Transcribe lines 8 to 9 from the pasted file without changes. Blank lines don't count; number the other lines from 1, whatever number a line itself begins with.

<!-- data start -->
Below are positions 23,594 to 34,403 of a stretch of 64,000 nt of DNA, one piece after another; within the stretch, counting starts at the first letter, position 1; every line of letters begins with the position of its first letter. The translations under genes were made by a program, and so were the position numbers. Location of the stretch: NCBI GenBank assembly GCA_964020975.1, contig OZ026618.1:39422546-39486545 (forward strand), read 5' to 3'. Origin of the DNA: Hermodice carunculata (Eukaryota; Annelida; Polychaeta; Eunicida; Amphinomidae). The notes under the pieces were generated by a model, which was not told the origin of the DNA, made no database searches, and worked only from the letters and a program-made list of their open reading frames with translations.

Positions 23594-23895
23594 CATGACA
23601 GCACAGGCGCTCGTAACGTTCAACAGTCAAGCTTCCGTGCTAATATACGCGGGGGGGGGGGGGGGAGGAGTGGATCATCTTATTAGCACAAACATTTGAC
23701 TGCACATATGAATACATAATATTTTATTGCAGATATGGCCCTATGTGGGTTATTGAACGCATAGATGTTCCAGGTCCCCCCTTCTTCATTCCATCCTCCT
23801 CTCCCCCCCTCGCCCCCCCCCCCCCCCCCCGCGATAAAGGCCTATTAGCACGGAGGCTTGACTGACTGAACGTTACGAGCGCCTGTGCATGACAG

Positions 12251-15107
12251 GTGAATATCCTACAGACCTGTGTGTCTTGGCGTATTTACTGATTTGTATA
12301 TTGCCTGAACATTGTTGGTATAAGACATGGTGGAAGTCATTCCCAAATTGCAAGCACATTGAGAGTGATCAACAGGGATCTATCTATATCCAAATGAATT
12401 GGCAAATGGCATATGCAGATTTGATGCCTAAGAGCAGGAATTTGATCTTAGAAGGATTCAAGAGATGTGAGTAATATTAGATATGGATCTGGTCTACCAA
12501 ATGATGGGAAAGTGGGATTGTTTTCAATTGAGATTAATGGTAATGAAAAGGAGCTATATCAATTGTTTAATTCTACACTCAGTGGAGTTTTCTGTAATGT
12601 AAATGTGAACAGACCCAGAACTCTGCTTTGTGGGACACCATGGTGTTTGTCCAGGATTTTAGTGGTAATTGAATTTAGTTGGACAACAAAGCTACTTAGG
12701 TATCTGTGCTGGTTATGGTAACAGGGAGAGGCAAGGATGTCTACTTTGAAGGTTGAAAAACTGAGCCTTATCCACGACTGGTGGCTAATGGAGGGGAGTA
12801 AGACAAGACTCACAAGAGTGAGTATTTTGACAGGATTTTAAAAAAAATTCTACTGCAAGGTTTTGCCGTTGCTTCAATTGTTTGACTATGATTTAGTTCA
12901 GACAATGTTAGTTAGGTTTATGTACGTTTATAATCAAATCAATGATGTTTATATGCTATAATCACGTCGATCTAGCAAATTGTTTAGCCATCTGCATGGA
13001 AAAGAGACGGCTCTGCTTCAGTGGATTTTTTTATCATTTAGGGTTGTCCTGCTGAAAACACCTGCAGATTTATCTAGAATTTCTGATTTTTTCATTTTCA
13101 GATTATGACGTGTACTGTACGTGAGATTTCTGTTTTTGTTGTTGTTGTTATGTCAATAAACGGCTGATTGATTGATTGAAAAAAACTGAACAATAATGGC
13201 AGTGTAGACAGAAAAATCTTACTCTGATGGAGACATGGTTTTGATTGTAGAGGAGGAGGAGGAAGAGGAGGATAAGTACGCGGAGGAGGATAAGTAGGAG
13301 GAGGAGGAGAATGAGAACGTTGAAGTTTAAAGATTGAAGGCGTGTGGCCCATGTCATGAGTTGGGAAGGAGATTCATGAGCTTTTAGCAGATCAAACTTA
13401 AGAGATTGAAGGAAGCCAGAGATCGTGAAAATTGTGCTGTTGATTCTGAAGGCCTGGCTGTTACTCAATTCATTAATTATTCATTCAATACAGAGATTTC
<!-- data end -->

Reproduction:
12251 GTGAATATCCTACAGACCTGTGTGTCTTGGCGTATTTACTGATTTGTATA
12301 TTGCCTGAACATTGTTGGTATAAGACATGGTGGAAGTCATTCCCAAATTGCAAGCACATTGAGAGTGATCAACAGGGATCTATCTATATCCAAATGAATT